XVII | Something To Hide

Tammie peels open
that soggy
piece of paper.

There’ll be

new writing
on it.

A warning

from the nurses.

In messy pencil marks,
a hanged man swings

with a cheshire cat’s smile

and a speech bubble floating over his head:

The blanks
are filled with my handwriting:
S U B S T I T U T E.



we left it before.

‘How strange…’

Tammie’s grey eyes
meet mine with a question.


What will you do now?


I shrug.

‘There’s nothing else to do.’


We can steal
another plastic knife.


Tammie follows me
to my bedroom

even though I tell her

I really want to sleep.

She sits at

one end of the bed
and wraps my blanket

around her.

I switch off the light

and take the blanket from her.

‘go going to sleep.’


I can’t sleep,


Tammie says.


Talk to me.
Play with me.

Hey Fifi,
let’s do something.


‘No,’ I reply,
pushing her to the edge of the bed

with my toes.

She falls off the bed
with a loud thump.

There’s also a crack.

I raise my head to
make sure

she’s okay.
She’s already standing up,

grey eyes

glittering in the dark.

She flicks black hair
out of her eyes.

Stands up.


Let me put you to bed.

I’ll be the mum.


I don’t have time
to protest.

Her face comes close to mine
and I’m holding my breath

to keep the bile down.

Her lips are soft
when she kisses me

on the cheek.


Good night, Fiona.


Her thin hands
stroke hair from my forehead

and she smiles

a sleepy, apologetic smile.

I breathe in
the scent of her,

my eyes


on the dark figure looming over me,
stroking my head.


she’s gone
and I realise

my heart’s

beating faster.

She left the door open
so light from the sitting area


like a torch
into my room.

I hear muffled shuffling, doors closing.


Even with eyes squeezed shut,
I take a while

to fall asleep.




During morning medicine time,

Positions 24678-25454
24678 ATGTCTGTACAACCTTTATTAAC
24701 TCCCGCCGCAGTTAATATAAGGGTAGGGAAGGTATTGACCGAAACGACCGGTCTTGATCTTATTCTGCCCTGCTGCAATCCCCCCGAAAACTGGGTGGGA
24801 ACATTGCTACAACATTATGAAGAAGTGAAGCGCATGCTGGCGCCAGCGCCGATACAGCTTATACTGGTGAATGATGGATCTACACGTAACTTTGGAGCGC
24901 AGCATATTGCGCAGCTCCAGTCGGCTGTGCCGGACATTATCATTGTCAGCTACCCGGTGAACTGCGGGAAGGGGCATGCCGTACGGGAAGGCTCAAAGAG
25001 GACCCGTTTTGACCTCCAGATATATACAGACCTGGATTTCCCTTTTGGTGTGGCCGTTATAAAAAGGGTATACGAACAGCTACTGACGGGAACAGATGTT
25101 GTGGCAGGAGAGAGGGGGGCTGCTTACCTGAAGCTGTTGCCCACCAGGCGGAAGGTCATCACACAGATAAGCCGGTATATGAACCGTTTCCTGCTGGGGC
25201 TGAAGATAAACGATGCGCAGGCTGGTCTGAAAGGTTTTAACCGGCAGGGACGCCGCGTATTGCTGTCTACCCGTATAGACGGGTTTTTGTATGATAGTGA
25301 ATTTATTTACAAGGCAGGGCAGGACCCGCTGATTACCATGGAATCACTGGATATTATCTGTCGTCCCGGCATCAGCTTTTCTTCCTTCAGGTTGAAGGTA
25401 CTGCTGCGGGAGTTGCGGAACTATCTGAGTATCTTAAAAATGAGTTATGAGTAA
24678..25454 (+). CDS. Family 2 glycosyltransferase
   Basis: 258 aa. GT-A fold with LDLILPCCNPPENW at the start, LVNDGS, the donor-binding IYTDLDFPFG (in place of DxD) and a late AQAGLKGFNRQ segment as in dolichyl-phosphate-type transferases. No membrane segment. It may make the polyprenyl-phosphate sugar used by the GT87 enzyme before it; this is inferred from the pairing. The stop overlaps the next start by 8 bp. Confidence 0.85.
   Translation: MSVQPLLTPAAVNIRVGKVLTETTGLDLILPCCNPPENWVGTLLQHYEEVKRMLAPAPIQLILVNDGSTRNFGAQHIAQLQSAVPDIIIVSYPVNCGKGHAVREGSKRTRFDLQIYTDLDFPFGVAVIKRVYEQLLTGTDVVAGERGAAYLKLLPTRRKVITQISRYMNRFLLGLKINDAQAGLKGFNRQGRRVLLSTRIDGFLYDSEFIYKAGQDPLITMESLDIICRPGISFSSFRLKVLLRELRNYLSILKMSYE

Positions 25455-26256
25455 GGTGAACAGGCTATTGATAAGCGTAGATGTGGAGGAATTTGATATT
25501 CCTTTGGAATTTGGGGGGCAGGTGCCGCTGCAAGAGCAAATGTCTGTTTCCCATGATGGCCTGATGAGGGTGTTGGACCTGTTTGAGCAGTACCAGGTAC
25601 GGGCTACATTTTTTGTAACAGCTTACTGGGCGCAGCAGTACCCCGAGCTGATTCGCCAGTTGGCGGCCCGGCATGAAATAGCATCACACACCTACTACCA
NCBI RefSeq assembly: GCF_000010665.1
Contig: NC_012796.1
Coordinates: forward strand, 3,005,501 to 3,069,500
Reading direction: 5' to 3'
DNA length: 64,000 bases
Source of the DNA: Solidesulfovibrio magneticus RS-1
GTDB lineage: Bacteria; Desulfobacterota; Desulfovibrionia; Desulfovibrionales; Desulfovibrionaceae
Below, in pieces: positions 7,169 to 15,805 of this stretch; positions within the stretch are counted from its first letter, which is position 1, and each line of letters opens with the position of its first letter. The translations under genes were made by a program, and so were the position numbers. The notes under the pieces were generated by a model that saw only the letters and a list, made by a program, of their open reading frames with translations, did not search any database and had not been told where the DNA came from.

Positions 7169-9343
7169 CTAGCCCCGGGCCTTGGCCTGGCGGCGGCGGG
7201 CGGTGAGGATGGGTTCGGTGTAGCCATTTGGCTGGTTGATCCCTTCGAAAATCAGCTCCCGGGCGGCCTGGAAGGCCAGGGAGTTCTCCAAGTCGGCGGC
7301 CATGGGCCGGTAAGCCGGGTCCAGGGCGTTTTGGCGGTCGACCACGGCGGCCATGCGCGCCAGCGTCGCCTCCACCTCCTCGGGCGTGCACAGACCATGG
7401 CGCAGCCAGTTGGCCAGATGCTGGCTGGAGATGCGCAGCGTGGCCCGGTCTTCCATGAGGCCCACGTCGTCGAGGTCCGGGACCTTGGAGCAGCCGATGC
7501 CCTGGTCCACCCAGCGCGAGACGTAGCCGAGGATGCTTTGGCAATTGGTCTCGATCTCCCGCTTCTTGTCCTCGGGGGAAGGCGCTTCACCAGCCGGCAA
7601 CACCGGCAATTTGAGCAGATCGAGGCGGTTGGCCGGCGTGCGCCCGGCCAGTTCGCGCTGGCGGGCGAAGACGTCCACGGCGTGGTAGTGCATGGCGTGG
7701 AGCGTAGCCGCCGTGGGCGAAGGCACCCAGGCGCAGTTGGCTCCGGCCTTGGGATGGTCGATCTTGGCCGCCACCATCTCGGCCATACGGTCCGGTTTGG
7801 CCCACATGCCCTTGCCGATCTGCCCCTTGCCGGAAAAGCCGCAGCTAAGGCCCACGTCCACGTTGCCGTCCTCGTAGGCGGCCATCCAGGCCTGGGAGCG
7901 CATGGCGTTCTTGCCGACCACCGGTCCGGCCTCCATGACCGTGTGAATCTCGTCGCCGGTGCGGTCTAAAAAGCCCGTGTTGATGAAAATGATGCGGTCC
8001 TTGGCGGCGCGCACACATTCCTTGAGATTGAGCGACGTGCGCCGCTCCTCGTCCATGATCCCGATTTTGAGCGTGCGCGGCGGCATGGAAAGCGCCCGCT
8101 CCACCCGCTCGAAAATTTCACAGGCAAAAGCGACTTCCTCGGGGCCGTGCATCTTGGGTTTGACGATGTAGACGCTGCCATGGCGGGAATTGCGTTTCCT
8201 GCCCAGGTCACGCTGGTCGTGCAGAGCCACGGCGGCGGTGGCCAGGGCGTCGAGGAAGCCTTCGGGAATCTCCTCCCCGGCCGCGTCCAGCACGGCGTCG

I repeat the antics of

the night before,

hiding the two new pills I’ve obtained
in a crumpled tissue.

I’m bidding my time.

I watch the nurses

every medicine time

when they take out their cards,
put them back inside,
what else they have in their pockets.


By the time
I’ve accumulated

a handful of pills,

I’ve figured out that the nurses

must be instructed to carry
almost nothing with them

when they come into the asylum.

There’s a button
attached to their belts

which allows them to communicate

with other nurses
(and raise the alarm I suppose)

and other miscellaneous items
tucked in various places:

Scraps of paper,
a pencil and pen,
a phone.

(I know because I asked Mason’s nurse for a pen
in the dining room and he took it out of his vest.)

They carry no weapons.


The few days
I spend staring at the nurses,

Tammie spends
staring at me.

She doesn’t ask questions.
at least,
I don’t remember

hearing any.


Hiding the pills in tissue paper
has become

and suspicious now

so I remove the ink tube
from the pen (given by Mason’s nurse)

and hid
most of the pills

One random night,
Tammie follows me into my room

like before.

‘Are you going to sleep with me tonight?’
I ask.


Do you want me to?


She sits at the edge of the bed,
playing with

a corner of my blanket.

No. Not really.

She smiles apologetically.


Then let me tuck you into bed.


She sings a lullaby

(Twinkle Twinkle Little Star?
Baa Baa Black Sheep?)

and strokes my hair
with her thin fingers.

My heart’s

beating fast

in the dark
like I’ve done something wrong.

(I haven’t.)

(Not yet.)

Tammie leans over,
her smell enveloping me

like gas in a locked chamber

and her lips
touch my cheek.


Good night, Fifi.




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